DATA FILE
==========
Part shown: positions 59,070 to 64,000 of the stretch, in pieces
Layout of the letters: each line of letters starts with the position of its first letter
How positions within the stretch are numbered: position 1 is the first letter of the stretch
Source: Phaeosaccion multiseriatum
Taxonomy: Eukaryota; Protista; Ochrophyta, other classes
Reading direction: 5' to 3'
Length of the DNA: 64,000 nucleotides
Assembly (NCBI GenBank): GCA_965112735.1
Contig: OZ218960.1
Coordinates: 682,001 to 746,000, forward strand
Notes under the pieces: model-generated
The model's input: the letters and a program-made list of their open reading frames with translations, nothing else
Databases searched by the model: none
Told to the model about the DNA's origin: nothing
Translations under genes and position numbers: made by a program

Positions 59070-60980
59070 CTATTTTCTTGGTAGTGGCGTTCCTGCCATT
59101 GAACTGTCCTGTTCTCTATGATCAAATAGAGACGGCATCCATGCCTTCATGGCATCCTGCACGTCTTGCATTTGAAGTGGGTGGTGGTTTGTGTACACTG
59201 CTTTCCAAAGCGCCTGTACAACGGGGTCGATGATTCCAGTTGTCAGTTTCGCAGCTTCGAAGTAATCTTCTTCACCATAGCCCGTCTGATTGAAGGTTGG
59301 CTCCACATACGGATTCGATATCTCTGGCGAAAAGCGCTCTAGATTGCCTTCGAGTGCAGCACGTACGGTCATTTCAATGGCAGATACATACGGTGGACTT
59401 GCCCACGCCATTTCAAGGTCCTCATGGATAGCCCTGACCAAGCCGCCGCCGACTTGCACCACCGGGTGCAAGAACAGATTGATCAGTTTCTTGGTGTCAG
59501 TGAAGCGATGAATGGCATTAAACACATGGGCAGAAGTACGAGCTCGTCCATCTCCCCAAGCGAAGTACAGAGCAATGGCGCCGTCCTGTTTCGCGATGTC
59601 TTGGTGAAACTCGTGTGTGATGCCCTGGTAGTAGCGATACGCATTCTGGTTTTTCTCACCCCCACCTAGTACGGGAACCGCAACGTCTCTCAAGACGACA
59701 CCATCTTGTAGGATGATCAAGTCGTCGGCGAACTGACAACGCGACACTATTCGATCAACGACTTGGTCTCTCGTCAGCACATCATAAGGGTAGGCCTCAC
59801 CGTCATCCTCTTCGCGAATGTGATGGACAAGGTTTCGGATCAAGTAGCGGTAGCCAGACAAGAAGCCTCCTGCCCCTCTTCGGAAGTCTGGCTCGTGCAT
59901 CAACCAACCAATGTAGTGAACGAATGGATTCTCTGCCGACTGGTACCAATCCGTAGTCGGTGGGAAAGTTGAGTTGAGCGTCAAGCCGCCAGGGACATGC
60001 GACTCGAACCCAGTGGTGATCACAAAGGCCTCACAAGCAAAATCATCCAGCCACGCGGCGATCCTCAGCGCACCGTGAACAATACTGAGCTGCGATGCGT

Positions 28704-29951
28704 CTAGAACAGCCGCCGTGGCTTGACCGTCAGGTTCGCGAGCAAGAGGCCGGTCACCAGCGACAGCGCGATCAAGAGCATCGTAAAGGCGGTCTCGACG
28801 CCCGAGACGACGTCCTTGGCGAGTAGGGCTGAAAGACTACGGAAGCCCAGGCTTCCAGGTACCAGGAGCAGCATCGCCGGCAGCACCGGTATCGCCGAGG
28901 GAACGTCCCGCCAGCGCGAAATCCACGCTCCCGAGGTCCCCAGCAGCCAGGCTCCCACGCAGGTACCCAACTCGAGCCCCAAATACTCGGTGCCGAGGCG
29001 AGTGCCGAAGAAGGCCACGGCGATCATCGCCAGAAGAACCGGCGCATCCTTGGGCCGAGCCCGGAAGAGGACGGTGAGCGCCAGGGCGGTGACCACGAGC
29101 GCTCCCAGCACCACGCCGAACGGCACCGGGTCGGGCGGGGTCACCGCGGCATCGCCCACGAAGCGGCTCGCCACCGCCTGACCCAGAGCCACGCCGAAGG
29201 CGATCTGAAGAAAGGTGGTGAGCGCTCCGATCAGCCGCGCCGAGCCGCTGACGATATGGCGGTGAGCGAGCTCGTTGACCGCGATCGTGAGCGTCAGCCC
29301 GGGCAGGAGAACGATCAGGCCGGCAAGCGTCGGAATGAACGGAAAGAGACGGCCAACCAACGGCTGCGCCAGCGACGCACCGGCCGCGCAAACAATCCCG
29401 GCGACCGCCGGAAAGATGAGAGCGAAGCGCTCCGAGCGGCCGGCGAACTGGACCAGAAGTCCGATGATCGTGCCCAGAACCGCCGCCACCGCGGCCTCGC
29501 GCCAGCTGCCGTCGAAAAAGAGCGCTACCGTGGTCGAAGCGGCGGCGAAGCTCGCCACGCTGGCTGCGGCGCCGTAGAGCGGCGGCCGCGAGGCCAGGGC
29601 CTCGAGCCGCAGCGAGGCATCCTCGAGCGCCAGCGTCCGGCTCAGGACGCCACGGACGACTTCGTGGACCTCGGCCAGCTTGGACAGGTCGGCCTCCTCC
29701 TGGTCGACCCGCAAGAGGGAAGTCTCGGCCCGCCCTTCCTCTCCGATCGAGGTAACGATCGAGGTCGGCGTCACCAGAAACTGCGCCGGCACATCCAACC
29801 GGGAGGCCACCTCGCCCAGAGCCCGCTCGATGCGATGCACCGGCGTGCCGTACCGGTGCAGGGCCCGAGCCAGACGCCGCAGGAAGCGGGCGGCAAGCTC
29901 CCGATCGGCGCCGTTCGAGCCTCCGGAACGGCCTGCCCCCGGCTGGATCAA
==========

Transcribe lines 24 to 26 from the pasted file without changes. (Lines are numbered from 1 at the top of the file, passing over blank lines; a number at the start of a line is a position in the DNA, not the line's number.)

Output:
59701 CCATCTTGTAGGATGATCAAGTCGTCGGCGAACTGACAACGCGACACTATTCGATCAACGACTTGGTCTCTCGTCAGCACATCATAAGGGTAGGCCTCAC
59801 CGTCATCCTCTTCGCGAATGTGATGGACAAGGTTTCGGATCAAGTAGCGGTAGCCAGACAAGAAGCCTCCTGCCCCTCTTCGGAAGTCTGGCTCGTGCAT
59901 CAACCAACCAATGTAGTGAACGAATGGATTCTCTGCCGACTGGTACCAATCCGTAGTCGGTGGGAAAGTTGAGTTGAGCGTCAAGCCGCCAGGGACATGC